Legislative budget writers have turned thumbs down on a proposal to expand the Idaho Education Network to elementary and middle schools next year, as the state grapples with millions in missing federal e-rate funds for the existing broadband network connecting the state’s high schools. “At this point, basically we don’t know where we are on e-rate,” said Rep. Darrell Bolz, R-Caldwell, the JFAC vice-chair who made the motion on the Department of Administration’s budget in the joint committee yesterday.
There was some confusion yesterday as to whether that decision was final, as another question in that budget was deferred – whether to pay another $7.3 million state funds to Education Networks of America and its partners in the contract to cover the missing e-rate funds for the coming year. But today, budget writers and their staffers clarified that the expansion decision has been made – it won’t happen next year. “Until we figure out what’s going on with e-rate, I don’t think we need to go and expand it,” Bolz said. The budget motion he crafted with Reps. Youngblood, Thompson and King passed yesterday on a unanimous, 19-0 vote in JFAC. It still needs approval from both houses and the governor’s signature to become law, but budgets rarely change once they’re set by the joint committee.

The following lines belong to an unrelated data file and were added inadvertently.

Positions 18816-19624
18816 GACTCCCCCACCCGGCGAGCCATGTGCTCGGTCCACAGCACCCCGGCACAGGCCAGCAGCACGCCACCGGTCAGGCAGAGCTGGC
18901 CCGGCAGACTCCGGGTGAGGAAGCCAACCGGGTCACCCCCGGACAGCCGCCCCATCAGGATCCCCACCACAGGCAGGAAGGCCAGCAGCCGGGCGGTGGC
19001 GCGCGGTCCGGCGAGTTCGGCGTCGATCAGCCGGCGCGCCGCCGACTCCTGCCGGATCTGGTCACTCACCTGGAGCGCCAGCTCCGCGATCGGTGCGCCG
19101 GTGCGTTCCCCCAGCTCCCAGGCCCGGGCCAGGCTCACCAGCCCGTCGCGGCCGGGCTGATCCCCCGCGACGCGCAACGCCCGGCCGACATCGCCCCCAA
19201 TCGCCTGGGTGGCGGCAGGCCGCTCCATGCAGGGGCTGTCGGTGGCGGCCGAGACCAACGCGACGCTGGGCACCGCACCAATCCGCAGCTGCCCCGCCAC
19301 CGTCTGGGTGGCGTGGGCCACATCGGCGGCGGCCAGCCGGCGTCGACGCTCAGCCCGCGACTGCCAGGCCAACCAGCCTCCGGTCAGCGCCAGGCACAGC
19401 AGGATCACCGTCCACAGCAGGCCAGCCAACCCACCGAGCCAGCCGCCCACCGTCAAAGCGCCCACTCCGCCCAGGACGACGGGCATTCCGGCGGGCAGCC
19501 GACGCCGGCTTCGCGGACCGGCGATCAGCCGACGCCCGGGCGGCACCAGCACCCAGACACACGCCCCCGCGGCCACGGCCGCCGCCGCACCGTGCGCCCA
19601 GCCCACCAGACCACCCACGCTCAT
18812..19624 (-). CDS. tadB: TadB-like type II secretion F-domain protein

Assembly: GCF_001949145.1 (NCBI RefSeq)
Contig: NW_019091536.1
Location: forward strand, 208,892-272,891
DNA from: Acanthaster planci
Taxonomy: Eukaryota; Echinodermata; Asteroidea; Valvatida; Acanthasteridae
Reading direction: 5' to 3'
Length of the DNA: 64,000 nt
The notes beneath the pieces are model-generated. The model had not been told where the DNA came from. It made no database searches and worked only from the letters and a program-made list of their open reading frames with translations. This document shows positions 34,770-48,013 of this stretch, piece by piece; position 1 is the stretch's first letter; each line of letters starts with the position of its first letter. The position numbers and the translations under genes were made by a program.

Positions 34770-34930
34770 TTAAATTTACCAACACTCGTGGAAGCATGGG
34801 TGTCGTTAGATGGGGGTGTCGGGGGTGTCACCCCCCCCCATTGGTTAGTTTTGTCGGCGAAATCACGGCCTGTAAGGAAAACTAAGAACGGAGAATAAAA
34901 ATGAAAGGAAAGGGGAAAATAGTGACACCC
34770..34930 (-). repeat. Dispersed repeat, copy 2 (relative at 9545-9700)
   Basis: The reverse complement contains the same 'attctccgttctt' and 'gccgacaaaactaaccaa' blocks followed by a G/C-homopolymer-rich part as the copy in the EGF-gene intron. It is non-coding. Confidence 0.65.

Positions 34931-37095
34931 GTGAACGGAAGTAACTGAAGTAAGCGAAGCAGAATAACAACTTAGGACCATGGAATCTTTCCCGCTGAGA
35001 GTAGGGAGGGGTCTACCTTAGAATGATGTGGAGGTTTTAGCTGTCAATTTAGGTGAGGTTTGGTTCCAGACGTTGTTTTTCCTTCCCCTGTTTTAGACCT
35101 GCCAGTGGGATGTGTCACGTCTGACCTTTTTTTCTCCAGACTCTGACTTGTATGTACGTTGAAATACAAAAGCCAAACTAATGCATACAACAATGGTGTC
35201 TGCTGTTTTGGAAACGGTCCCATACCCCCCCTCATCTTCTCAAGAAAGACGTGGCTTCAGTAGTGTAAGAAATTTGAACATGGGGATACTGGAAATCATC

The federal e-rate funds were supposed to pay for three-quarters of the cost of the IEN, including any possible expansion, but they stopped flowing last March, after an Idaho Supreme Court ruling in a lawsuit challenging the state’s original contract award for the IEN. Lawmakers didn’t find that out until January. That lawsuit is still proceeding, and the Federal Communications Commission is investigating whether the contract was awarded improperly. If it decides it was, the state could also have to repay $13 million in e-rate funds already received before last March.